The autism-associated synaptic-adhesion gene Neuroligin-4 (NLGN4) is poorly conserved evolutionarily, limiting conclusions from Nlgn4 mouse models for human cells. Here, we show that the cellular and subcellular expression of human and murine Neuroligin-4 differ, with human Neuroligin-4 primarily expressed in cerebral cortex and localized to excitatory synapses. Overexpression of NLGN4 in human embryonic stem cell-derived neurons resulted in an increase in excitatory synapse numbers but a remarkable decrease in synaptic strength. Human neurons carrying the syndromic autism mutation NLGN4-R704C also formed more excitatory synapses but with increased functional synaptic transmission due to a postsynaptic mechanism, while genetic loss of NLGN4 did not significantly affect synapses in the human neurons analyzed. Thus, the NLGN4-R704C mutation represents a change-of-function mutation. Our work reveals contrasting roles of NLGN4 in human and mouse neurons, suggesting that human evolution has impacted even fundamental cell biological processes generally assumed to be highly conserved.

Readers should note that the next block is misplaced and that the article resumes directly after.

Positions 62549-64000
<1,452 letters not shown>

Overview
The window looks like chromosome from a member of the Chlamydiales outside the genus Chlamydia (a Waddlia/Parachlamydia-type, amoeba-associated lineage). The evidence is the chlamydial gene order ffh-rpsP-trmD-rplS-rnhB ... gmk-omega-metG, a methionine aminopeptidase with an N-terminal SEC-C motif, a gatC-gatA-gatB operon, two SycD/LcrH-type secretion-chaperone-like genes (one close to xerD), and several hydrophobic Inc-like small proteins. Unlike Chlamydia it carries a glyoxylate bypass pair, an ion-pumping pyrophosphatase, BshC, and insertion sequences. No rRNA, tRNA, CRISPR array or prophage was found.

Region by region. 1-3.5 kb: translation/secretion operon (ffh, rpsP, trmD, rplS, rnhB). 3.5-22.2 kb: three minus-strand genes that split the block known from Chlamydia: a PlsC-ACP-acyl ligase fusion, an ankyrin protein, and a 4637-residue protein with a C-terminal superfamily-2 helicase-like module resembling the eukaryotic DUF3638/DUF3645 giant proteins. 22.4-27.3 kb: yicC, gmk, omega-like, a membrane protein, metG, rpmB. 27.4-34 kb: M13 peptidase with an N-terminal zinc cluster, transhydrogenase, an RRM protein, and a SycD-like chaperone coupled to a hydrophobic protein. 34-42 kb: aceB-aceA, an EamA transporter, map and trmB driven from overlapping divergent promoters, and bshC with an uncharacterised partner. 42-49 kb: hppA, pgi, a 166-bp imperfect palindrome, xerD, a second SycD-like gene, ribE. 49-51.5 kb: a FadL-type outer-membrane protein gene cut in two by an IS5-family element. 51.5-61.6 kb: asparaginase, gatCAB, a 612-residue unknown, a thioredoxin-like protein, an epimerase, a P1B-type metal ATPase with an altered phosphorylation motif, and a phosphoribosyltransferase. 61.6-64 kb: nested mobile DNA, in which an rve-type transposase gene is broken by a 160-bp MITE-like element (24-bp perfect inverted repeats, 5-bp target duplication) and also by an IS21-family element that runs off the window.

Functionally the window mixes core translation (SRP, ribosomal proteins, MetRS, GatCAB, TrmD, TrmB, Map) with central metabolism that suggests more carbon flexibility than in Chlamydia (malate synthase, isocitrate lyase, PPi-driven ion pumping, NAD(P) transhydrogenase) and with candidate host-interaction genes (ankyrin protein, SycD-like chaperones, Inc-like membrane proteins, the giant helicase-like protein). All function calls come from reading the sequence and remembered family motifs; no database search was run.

Keywords: ASD; Neuroligin-4; autism; embryonic stem cells; induced neuronal (iN) cells; isogenic cell lines; synaptic transmission.
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